Next year, one of our party did not prep for a 22 mile trip. Used the text service to contact home and arrange for the person to be picked by a horse outfit (she could barely walk).
Never go anywhere without it now. Not to keep from getting lost, but to contact emergency services.
 

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Just trying to learn
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I've been looking to upgrade my Magellan Explorist. It seems that either the units are super expensive or less expensive with no (or crappy) topo maps.

At least with my Explorist I could download Nat Geo maps for a $25 yearly subscription.
 

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Super Moderator and Walking Methane Refinery
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I'm not a fan of the Garmin units either. Even their vehicle navigators suck. I bought one to replace a nearly 10 year old Tomtom. The Garmin absolutely sucks in comparison. I didn't care for their GPS line either. I have a few years old Magellan that I like better. I replaced the Garmin after one use.
 

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Super Moderator and Walking Methane Refinery
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68,758 Posts
BEST handheld GPS in the bush...
GREAT topo maps and a good compass.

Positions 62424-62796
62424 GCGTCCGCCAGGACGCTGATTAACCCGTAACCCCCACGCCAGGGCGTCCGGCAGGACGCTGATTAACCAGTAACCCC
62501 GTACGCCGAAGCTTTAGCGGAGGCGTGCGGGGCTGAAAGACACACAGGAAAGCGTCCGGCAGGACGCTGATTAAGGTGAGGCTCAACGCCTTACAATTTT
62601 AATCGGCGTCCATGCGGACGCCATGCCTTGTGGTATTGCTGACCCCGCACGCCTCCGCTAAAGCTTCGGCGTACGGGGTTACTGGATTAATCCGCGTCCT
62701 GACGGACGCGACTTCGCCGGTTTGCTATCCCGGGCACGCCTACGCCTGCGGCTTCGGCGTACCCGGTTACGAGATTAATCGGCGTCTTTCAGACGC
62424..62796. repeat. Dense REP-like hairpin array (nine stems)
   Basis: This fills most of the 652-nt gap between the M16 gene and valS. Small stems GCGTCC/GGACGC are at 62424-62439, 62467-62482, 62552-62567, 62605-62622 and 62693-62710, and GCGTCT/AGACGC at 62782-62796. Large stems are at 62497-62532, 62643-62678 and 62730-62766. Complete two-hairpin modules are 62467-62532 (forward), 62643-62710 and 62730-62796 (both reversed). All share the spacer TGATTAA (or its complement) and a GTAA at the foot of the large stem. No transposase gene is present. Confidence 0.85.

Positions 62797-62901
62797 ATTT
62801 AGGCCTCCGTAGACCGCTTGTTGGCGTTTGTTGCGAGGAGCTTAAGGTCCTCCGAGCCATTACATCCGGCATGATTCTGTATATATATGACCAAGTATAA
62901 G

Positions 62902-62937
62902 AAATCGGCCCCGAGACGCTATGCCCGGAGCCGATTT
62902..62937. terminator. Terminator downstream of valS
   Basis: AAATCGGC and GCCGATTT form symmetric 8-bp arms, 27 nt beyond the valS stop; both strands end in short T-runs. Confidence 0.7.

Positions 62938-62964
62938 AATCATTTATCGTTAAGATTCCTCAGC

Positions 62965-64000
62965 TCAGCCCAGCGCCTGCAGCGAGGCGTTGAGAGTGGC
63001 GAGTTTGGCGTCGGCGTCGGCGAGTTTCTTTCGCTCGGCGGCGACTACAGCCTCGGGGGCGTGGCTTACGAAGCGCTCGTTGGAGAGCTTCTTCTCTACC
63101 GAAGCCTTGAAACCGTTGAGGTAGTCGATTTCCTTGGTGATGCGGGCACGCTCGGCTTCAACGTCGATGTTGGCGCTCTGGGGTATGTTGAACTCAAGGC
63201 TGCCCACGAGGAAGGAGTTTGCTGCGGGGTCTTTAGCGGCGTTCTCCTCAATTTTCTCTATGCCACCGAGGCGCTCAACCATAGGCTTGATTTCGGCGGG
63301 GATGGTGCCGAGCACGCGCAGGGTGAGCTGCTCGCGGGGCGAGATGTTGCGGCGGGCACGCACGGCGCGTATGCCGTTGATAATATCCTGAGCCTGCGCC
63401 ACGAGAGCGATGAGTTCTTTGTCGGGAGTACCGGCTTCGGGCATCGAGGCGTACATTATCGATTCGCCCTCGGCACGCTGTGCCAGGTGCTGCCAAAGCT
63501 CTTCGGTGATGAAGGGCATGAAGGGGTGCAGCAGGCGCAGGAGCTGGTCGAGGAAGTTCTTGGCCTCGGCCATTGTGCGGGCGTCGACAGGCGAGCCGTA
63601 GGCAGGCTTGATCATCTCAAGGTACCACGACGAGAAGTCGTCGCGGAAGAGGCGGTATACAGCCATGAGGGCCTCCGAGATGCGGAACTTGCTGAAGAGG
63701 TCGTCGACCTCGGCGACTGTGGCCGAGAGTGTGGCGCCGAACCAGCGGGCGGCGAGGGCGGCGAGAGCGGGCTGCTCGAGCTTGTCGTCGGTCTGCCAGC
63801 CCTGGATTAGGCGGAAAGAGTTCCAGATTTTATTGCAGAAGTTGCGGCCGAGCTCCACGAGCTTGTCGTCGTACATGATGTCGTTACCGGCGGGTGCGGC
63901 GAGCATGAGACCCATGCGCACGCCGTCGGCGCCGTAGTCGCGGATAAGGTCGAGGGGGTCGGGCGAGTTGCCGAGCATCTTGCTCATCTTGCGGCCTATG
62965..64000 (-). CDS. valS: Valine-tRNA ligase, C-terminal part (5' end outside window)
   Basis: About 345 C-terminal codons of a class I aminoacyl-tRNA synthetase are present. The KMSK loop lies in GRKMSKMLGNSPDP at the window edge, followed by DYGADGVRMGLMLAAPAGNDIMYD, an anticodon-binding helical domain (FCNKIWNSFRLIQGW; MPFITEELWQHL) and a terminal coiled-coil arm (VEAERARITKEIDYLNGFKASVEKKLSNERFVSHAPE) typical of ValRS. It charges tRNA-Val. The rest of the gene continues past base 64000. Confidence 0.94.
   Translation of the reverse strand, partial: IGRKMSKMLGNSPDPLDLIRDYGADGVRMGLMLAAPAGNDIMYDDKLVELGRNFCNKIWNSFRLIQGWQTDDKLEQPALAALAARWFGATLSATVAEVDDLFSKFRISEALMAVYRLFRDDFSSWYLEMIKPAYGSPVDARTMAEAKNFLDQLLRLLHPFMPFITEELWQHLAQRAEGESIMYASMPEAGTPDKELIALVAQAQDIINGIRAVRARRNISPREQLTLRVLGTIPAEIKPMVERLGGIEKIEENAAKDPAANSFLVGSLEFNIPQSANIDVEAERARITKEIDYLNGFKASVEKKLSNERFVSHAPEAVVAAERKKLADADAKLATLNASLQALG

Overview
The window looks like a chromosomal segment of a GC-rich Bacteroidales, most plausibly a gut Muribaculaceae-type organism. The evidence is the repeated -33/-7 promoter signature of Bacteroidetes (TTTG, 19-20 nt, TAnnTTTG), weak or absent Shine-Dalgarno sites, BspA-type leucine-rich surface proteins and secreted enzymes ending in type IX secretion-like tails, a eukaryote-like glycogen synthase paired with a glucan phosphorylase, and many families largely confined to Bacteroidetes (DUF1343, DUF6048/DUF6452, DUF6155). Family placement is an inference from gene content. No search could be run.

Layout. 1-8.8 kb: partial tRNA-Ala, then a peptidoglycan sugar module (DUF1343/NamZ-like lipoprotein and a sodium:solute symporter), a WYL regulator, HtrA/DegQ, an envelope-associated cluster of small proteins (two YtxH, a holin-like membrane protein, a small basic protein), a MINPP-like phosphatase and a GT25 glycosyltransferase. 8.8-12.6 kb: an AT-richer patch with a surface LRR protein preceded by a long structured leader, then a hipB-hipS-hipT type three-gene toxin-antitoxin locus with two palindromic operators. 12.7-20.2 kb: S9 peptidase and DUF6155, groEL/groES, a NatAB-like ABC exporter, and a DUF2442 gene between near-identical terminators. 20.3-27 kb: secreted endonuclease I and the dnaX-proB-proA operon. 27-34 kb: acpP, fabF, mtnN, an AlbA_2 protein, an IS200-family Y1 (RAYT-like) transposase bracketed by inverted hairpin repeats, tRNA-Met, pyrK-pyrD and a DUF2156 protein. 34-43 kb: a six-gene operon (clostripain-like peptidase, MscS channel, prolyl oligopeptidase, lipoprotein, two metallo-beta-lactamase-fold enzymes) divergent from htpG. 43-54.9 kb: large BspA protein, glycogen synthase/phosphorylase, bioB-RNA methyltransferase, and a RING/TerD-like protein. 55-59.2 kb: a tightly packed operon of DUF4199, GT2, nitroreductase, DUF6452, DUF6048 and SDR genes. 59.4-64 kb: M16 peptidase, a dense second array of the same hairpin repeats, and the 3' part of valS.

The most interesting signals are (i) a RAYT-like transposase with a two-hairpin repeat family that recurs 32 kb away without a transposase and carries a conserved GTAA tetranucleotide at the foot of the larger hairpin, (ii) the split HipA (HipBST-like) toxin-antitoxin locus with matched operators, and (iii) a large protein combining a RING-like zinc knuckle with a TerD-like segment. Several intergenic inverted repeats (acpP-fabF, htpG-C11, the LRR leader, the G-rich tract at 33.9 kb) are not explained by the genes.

Sorry but while they work correctly I understand they can be great... I would NEVER take on as my ONLY guide to get from A - Z

I understand for getting around driving in new areas they might work, but in the bush it is still paper not plastic..and boards and wires and batteries.


I do have one and it does take you from point to point but to me it is a toy, not for serious land navigation.

here it is...I understand they have progressed a little from this one.😁

View attachment 374090
That's something I've mentioned on this site several times. The dependence on technology. Nearly every year they rescue someone who's lost. Often only a mile or two from their vehicle. Because they had depended on their GPS and it failed, as tech loves to do when you need it the most. Either they dropped it, lost the batteries, or it just decided to die. They had no orienteering skills, no compass, no maps, not even an awareness of where they had been. Since the GPS did it for them, they simply didn't pay attention.